Tylenol May Help to Reduce the Pain of Hurt Feelings

woman pouring Tylenol into hand
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You have probably heard the saying, "sticks and stones may break my bones, but names will never hurt me." Scientific evidence demonstrates that this statement that "names will never hurt" is simply not true. Insults and social rejection do hurt, in the same way that a broken bone might. 

How the brain registers social pain

Thanks to the technology of functional Magnetic Resonance Imaging (fMRI) and studies of animal lesions, researchers have found that the same part of our brain registers social pain that registers physical pain, namely the anterior cingulate cortex (ACC).

This may explain why your heart literally feels pain after a break-up, or why you feel like you were hit by a truck after the loss of a loved one. Similarly, this finding may also help to explain why someone may turn to self-harming practices such as cutting to mitigate social and emotional distress. Our physical and emotional systems are inseparably intertwined.

Why social pain hurts 

Even though many of us in the States are brought up with values of autonomy and individuality, we are ultimately social beings. The pain associated with rejection is a signal to us that we may be in danger. Neural pathways exist to tell us that we are in trouble when we are rejected from the tribe so that we may fix this problem and survive. Our species has evolved to be cooperative. Even though technological advances of modern times have afforded us the ability to survive in isolation, the healthiest of us have strong social connections and good relationships.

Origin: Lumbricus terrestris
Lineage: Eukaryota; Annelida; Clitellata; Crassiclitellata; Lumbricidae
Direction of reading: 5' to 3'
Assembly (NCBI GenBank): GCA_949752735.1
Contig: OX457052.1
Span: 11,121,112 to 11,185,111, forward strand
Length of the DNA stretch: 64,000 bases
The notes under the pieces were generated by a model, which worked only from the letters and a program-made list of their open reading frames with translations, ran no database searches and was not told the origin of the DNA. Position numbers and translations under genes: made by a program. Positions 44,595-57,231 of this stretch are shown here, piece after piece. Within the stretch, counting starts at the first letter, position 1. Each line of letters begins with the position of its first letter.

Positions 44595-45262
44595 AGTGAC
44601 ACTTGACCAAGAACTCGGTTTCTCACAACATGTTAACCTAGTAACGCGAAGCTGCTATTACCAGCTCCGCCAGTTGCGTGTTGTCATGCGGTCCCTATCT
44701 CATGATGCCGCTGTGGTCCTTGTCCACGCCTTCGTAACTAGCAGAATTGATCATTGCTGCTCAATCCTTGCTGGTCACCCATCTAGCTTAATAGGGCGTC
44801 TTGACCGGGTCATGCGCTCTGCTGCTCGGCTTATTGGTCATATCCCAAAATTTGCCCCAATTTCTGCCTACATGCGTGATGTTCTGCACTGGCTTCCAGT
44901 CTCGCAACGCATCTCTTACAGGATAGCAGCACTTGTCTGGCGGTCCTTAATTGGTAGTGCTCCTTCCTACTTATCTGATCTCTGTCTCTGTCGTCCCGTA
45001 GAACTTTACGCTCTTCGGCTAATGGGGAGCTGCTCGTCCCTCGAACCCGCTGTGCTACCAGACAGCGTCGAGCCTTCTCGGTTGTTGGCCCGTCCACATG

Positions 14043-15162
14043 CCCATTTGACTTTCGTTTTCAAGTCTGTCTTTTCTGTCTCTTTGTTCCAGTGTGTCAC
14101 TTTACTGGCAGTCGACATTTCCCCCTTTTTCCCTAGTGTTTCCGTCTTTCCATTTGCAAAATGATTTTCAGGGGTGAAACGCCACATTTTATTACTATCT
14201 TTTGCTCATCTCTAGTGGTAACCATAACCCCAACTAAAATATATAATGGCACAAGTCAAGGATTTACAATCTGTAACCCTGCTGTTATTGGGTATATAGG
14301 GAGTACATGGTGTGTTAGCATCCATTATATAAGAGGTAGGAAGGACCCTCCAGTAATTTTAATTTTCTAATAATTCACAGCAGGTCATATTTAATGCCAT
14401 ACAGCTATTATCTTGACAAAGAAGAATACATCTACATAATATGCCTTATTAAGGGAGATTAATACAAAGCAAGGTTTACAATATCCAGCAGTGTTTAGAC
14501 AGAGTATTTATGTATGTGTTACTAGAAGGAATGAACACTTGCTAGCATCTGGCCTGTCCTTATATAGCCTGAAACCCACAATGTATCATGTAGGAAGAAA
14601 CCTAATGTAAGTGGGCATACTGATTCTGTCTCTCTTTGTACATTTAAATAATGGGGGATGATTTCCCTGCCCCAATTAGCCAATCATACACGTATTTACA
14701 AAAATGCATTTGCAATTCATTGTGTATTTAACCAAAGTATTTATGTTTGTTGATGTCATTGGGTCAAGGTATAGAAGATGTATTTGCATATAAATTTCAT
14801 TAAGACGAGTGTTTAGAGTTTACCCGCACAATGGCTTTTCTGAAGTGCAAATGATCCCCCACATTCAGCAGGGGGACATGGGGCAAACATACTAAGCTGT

Can Tylenol help with the pain of rejection?

If physical and social pain register in the same part of the brain, it makes sense to wonder whether a typical pain reliever such as Tylenol might be able to help make feelings of rejection more tolerable. Psychologists Naomi Eisenberger, C. Nathan DeWall and their colleagues asked that very question and found that acetaminophen, the active ingredient in Tylenol, can actually reduce the feeling of social pain.

To determine whether Tylenol could help with social pain, Eisenberger, DeWall and their colleagues had volunteers take a Tylenol once a day for three weeks. These volunteers were then compared with volunteers who were given a placebo daily for three weeks. Those who took the Tylenol reported less hurt feelings than those in the placebo group. Further, when placed in a situation which involved social exclusion, an fMRI demonstrated that those who had taken the Tylenol demonstrated less activity in the area of the brain that registered pain than those in the placebo group.

The Takeaway

This research should not encourage everyone to start self medicating with Tylenol, but demonstrates how connected our social, emotional and physical systems really are. If anything, it helps shed light on the importance of social connection and support for our well being and survival.

Sources

Eisenberger, N. I. and Lieberman, M. D. (2004). Why rejection hurts: A common neural alarm system for social and physical pain. TRENDS in Cognitive Sciences, 8 (7), 294-300.

DeWall, C. N., MacDonald, G., Webster, G. D., Masten, C. L., Baumeister, R. F., Powell, C., Combs, D., Schurtz, D. R., Stillman, T. F., Tice, D. M. and Eisenberger, N. I. (2010). Acetaminophen reduces social pain: Behavioral and neural evidence. Psychological Science, 21(7), 931-937. 

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